Josh explained how, at the encouragement of his wife, he went back to college in 2011 and finished his degree. Josh said he had always felt smart but what he was doing to his body was not smart: "Wearing size 56 waist jeans, I didn't look very smart." His goal was to look better in a year since he wanted to "simply look better in a suit by December." That was the beginning of his journey to change the way he approached food.
"I feel sorry for the old me, instead of feeling disgusted or upset with myself"
"When I look back at the old me, I feel sorry, I feel bad we didn't get this together sooner, and I love you because that fat guy contributed more to my memory bank than any memory in my life," says Josh. He adds, "I feel brand new every day."
When asked how he changed his life, Josh answers: "You have to do it wrong before you do it right." He goes on to explain, "I went back to the gym and played football, I consumed lots of whey protein because I thought I was a beast." Josh followed a low carbohydrate diet and was eating fewer calories, he even admitted he took a dangerous dietary supplement that had been pulled off the market for being unsafe for human consumption. Josh began to eat less throughout the day but ultimately he realized that what he was doing wasn't healthy for his body. Josh said it was a "learning lesson."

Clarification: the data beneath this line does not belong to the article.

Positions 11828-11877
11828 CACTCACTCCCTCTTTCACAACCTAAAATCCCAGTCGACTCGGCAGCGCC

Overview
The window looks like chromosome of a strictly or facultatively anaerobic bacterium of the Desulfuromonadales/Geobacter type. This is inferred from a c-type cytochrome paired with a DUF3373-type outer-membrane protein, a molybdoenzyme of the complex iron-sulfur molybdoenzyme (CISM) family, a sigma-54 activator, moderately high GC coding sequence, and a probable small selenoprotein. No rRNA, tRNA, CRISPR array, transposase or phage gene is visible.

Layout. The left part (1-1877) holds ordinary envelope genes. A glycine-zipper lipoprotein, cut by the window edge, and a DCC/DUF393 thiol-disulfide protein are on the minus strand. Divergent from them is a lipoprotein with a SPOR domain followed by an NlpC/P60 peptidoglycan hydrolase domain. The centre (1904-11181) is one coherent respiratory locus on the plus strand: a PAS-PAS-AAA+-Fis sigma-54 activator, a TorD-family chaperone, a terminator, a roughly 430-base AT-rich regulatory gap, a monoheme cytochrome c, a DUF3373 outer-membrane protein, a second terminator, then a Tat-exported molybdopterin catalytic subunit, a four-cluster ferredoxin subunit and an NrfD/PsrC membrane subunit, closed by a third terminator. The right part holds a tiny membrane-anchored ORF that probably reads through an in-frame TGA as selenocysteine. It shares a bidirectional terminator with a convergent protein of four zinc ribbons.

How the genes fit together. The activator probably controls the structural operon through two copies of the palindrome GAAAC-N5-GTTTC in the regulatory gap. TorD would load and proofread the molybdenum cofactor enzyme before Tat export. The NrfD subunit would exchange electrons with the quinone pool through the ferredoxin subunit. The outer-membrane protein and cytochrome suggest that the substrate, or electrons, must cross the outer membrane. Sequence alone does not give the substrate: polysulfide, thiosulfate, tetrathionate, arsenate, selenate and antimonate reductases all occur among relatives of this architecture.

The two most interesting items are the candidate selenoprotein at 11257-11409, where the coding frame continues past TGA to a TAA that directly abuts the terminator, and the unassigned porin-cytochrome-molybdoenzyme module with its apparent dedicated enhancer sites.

While he was in the midst of this intense period of working out and started running, Josh bought into a common misconception that he was "running so much, it didn't matter what I ate. And look at me I have already lost weight." However, he quickly realized that when he decided to eat clean in tandem with working out, it made the biggest impact on weight loss.
One day his wife suggested that they should eat clean for lent, and although Josh didn't necessarily consider himself religious he went along with it and they both switched to a diet that was mostly plant-based. "I asked myself, 'What is there to this nutrition thing?' because it felt so good." After doing research on his own, he read Born to Run and came across Scott Jurek, a vegan ultra runner, who made Josh more curious about a vegan lifestyle.
"I identified as a plant-based runner and that is something I became really proud of, especially as I trained for my first half marathon." He adds, "I learned more about food and the connection to chronic disease. Then I started realizing the number of loved ones I've lost to chronic disease and when I made that connection in my brain I got mad, I told myself I was going to swing a big sledgehammer at all these food norms I thought [worked]."
Josh changed his life when he completely made the switch to veganism back in 2011. Still, a vegan 9 years later, Josh says the switch had saved his life. He now travels around the country to educate others about how to think about diet.